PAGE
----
Date of Award


Document Type


Degree Name

Doctor of Education (EdD)

First Advisor

Dr. James Dunne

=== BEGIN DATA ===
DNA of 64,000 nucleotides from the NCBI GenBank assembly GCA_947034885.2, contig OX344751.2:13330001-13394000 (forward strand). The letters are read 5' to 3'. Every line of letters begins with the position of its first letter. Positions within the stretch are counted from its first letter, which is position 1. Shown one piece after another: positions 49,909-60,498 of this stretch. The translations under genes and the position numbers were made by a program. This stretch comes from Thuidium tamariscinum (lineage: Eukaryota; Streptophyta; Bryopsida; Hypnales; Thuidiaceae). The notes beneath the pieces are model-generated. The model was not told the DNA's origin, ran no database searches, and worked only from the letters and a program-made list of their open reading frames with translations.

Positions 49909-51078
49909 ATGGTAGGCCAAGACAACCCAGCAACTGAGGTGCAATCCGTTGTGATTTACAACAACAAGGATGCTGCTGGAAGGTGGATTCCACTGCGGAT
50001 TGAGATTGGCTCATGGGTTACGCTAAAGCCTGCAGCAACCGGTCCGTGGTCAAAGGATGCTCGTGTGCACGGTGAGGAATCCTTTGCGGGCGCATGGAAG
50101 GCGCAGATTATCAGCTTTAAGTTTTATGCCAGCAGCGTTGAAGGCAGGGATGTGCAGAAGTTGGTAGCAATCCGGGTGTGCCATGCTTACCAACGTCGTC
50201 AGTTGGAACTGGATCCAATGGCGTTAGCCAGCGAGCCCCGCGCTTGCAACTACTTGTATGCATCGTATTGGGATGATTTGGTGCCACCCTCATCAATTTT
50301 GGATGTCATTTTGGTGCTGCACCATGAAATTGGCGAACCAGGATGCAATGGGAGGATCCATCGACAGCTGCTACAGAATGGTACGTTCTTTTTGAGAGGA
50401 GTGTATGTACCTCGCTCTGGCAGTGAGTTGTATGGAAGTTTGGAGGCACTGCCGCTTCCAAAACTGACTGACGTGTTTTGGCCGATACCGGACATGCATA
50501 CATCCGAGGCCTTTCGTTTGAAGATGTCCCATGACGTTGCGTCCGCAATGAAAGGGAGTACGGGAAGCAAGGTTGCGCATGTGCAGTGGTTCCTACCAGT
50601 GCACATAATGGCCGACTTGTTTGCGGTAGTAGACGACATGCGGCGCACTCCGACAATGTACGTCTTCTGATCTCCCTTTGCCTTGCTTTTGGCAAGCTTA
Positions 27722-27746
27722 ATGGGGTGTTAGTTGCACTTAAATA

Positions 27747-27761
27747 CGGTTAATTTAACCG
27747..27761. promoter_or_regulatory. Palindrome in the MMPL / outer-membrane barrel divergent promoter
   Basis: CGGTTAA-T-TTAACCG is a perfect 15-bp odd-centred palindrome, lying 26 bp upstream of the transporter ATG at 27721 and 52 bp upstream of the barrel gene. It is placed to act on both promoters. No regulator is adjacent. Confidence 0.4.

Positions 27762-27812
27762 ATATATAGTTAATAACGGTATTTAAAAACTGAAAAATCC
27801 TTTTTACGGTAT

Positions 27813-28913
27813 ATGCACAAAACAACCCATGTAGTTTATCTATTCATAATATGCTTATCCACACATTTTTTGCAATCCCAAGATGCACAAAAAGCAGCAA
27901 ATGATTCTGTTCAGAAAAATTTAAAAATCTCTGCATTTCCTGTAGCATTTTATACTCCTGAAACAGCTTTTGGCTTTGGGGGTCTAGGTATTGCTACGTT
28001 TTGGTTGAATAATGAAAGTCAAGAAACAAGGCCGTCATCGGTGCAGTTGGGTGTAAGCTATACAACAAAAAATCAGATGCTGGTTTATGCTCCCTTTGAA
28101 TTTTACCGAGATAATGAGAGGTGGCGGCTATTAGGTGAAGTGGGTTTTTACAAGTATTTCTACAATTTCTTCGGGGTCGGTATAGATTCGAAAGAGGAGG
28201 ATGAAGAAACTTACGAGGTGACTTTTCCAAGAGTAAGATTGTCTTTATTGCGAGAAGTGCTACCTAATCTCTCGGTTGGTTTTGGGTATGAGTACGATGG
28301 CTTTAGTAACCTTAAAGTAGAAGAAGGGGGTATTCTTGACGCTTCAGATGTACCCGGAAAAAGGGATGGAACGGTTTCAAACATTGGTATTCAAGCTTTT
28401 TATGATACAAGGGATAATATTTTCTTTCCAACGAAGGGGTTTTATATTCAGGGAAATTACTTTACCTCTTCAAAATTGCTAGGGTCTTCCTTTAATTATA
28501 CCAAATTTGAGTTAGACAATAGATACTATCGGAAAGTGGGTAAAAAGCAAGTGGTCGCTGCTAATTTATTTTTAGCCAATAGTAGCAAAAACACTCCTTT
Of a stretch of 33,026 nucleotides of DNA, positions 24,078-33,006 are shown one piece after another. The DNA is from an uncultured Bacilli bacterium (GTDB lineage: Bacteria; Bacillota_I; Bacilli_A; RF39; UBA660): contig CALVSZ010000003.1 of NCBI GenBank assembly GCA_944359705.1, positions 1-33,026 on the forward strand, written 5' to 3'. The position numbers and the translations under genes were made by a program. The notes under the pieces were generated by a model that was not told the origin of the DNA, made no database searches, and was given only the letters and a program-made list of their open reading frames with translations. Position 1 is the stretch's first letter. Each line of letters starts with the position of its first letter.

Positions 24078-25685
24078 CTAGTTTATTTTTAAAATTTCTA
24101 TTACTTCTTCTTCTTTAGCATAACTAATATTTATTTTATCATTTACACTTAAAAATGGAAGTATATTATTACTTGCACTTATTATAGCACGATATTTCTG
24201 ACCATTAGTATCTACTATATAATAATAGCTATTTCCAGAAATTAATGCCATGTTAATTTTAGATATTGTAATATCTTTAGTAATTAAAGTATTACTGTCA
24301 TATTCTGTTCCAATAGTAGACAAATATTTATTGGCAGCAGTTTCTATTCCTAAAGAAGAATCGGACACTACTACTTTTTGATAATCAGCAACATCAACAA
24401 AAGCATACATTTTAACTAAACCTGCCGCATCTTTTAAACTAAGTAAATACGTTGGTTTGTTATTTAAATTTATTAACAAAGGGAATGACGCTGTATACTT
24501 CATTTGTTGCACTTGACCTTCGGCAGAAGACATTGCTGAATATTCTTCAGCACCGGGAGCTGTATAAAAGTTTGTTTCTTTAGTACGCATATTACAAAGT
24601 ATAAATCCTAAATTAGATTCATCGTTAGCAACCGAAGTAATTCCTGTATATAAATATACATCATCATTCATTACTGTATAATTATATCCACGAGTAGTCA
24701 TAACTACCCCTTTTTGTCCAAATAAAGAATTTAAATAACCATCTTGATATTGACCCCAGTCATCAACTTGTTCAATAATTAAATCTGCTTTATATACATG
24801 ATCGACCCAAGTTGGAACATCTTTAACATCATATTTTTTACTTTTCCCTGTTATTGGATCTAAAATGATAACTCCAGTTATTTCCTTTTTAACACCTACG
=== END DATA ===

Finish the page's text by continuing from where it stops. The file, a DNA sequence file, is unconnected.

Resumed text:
Educational institutions—and, more specifically, principals—are faced with meeting the mandates and demands set forth by local, state, and federal initiatives. Accountability has forever changed the context in which the traditional role of a principal leads. This study examines the beliefs, attitudes, and opinions of public high school principals on distributed leadership within a context of accountability. In addition, it investigates their trust levels. The study of subjectivity can be employed utilizing systematic a mixed-methods approach called Q technique. This methodology has the power to reveal the shared viewpoints or intersubjectivity and models held by public high school principals. Data were analyzed from 28 suburban New York public high school principals located in Nassau, Suffolk, Rockland, or Westchester counties concerning their beliefs regarding the potential barriers and impediments in distributing leadership responsibilities within the context of heightened accountability. In addition, it assessed their trust levels as these levels related to distributing their leadership. This study identified and examined 3 models of shared viewpoints held by public high school principals. Background characteristics were utilized to describe the clusters of participating principals. These characteristics consisted of: years of experience as a public-school administrator, years of prior experience as a teacher, highest level of education, and decade graduated from high school. Information was also gathered regarding principals’ beliefs in the effectiveness of distributed leadership. The 3 Q models revealed, consensus and disagreement. To identify and understand where changes in leadership must be made, it is necessary to research school leadership from an alternative perspective by understanding the intersubjectivity of high school principals.